Nearly 2000 years after Greek philosophers embraced cynicism, 17th and 18th century writers such as Shakespeare, Swift, and Voltaire used irony, sarcasm, and satire to ridicule human conduct and revive cynicism. Nineteenth- and and twentieth-century literary and cinema figures such as Mark Twain, Dorothy Parker, H.L. Mencken, and W.C. Fields used both these modes of perception and other, new ones in communicating their low opinions of human nature. By 1930, Bertrand Russell – in the essay On Youthful Cynicism – was describing the extent to which cynicism had penetrated Western mass consciousness, and noting particular areas where there was much about which to be cynical: religion, country (patriotism), progress, beauty, truth. Certainly, the first half of the 20th century, with its two world wars, offered little hope people wishing to embrace an idealism diametrically opposed to cynicism: that people can be trusted, have good intentions, are caring, decent, and honourable. Shakespeare redirects here. ... Genera Many; see text. ... This article does not cite any references or sources. ... Samuel Langhorne Clemens (November 30, 1835 – April 21, 1910),[1] better known by the pen name Mark Twain, was an American humorist, satirist, lecturer and writer. ... Dorothy Parker (August 22, 1893 – June 7, 1967) was an American writer and poet, best known for her caustic wit, wisecracks, and sharp eye for 20th century urban foibles. ... H. L. (Henry Louis) Mencken (September 12, 1880 - January 29, 1956) was a twentieth century journalist and social critic, a cynic and a freethinker, known as the Sage of Baltimore and the American Nietzsche. He is often regarded as one of the most influential American writers of the early 20th... W. C. Fields (January 29, 1880 - December 25, 1946) was an American comedian and actor. ... Bertrand Arthur William Russell, 3rd Earl Russell, OM, FRS, (18 May 1872 – 2 February 1970), was a British philosopher, logician, mathematician, advocate for social reform, and pacifist. ...

Many felt that the second half of this century was characterized by a general rejection of virtue and self-restraint, and toward materialism – particularly in what Pope John Paul II termed "the cynical society of consumerism" in his 1984 Christmas remarks. The same communications media whose advertising bolstered consumerism also occasionally promoted entertaining conspiracy theories, thus adding a new "hidden agenda" dimension to the cynicism of some.[citation needed]

In recent decades, scientific study of human nature – one book's title characterized it as The Battle for Human Nature [Schwartz] – focused new attention on cynicism. In attempting to counter the widespread belief that "jungle ethics" and the associated competition, self-interest, and survival of the fittest are innate to the human animal, researchers looked for a genetic basis for co-operation and altruistic behaviour, and signs that human societal participation ultimately was built upon them. Some argued that a person's cynicism is escaping responsibility, others argue that cynicism follows sophistication in human psychologic development [Kohn]. For other uses, see Human nature (disambiguation). ... Competition is the act of striving against others for the purpose of achieving gain, such as income, pride, amusement, or dominance. ... Co-operation refers to the practice of people or greater entities working in common with commonly agreed-upon goals and possibly methods, instead of working separately in competition. ...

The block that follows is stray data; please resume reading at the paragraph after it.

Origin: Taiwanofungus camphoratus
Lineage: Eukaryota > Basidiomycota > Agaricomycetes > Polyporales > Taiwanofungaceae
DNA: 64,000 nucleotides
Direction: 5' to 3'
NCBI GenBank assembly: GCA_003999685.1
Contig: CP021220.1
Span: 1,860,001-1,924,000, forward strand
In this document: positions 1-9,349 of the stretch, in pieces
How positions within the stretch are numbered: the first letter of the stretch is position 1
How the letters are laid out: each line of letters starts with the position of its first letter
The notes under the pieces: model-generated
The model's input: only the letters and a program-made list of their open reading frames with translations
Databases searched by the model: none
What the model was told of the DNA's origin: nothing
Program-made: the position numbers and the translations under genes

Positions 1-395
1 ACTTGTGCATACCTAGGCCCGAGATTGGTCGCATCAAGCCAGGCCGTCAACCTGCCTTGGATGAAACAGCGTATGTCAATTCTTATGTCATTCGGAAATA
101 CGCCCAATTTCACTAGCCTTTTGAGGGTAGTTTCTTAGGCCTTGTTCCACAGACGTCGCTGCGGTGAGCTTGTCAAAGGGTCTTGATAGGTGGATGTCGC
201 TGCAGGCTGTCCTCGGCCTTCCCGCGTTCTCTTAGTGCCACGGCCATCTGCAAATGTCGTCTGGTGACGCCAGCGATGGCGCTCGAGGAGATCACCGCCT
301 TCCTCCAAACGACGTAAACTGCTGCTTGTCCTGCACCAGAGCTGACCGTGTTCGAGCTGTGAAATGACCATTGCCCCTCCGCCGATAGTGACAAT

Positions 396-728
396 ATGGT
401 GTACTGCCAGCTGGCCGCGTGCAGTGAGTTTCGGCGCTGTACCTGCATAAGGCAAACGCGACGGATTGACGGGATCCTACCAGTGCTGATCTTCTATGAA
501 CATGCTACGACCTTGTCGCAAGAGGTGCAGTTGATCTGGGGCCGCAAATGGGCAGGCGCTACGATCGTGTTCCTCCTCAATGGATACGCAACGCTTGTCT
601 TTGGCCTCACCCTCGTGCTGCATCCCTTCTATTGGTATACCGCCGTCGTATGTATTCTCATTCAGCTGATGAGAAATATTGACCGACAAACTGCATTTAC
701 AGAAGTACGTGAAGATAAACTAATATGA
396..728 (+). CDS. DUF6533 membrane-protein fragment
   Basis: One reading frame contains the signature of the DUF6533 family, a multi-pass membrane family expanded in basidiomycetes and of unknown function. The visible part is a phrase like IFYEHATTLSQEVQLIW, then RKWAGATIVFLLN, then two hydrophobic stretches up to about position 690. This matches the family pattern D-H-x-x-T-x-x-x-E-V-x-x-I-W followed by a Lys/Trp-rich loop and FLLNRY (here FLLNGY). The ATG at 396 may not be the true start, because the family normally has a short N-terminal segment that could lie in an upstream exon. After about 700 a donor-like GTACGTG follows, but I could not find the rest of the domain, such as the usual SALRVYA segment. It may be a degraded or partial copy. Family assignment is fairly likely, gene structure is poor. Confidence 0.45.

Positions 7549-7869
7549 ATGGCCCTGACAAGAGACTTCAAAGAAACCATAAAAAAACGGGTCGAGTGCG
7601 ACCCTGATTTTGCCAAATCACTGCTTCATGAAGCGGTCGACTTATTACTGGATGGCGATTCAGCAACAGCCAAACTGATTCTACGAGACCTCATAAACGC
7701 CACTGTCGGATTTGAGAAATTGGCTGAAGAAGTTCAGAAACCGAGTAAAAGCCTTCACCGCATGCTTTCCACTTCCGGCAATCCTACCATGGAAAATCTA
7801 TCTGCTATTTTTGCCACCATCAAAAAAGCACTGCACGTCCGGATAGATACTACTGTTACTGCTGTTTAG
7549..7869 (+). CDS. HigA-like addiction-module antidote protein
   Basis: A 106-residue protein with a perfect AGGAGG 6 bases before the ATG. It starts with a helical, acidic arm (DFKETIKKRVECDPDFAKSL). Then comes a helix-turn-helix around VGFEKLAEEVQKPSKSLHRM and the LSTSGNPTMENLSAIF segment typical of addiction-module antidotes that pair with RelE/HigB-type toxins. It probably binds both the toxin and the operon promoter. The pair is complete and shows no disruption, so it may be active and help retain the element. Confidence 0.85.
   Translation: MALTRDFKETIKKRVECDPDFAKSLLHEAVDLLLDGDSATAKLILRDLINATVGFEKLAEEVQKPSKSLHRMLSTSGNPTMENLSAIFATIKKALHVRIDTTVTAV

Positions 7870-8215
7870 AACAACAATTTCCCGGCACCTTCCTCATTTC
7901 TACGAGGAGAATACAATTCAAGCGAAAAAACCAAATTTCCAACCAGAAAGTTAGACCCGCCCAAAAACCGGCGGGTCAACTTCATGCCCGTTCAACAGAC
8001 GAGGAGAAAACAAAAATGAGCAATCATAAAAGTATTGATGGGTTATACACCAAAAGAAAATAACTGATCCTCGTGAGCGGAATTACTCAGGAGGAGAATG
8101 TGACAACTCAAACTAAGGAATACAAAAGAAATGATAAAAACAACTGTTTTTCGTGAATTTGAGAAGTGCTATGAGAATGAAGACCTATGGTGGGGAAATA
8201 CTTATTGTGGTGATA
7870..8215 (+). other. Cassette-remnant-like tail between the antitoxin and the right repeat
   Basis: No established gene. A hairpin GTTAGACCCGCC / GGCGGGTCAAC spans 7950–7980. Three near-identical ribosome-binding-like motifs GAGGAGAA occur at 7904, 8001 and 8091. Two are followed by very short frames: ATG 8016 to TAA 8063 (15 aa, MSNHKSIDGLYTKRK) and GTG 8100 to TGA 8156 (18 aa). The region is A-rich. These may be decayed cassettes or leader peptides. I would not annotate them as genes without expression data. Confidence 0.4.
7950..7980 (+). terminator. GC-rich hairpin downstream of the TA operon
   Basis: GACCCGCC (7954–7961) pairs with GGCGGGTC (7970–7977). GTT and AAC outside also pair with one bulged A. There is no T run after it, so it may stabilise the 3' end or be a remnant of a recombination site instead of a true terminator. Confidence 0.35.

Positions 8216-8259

In underscoring cynicism's wide spread in Western society, in 2005 Yale University researchers found that children, as young as eight years old, regularly discounted the statements of others as tarnished with self-interest.[citation needed]

See also

A conspiracy theory attempts to attribute the ultimate cause of an event or chain of events (usually political, social, or historical events), or the concealment of such causes from public knowledge, to a secret, and often deceptive plot by a covert alliance of powerful or influential people or organizations. ... For other uses, see Human nature (disambiguation). ...


  • Kohn, Alfie The Brighter Side of Human Nature New York: Basic Books 1990
  • Schwartz, Barry The Battle for Human Nature New York: W.W. Norton & Co. 1986

External links

Wikiquote has a collection of quotations related to:
  • Cynicism / Conspiracism from Project Worldview
  • The scandal of the cynics[dead link – history]
  • Is it worse to be cynical or jaded?

  Results from FactBites:
Cynic - Wikipedia, the free encyclopedia (1163 words)
Whichever of these explanations is correct, it is noticeable that the Cynics agreed in taking a dog as their common badge or symbol, as early as the tombstone of Diogenes of Sinope.
The leading earlier Cynics were Antisthenes, Diogenes of Sinope, Crates of Thebes, and Zeno; in the later Roman period, the chief names are Demetrius (the friend of Seneca), Oenomaus and Demonax.
The very essence of their philosophy was the negation of the graces of social courtesy; it was impossible to "return to nature" in the midst of a society clothed in the accumulated artificiality of evolved convention without shocking the ingrained sensibilities of its members.
  More results at FactBites »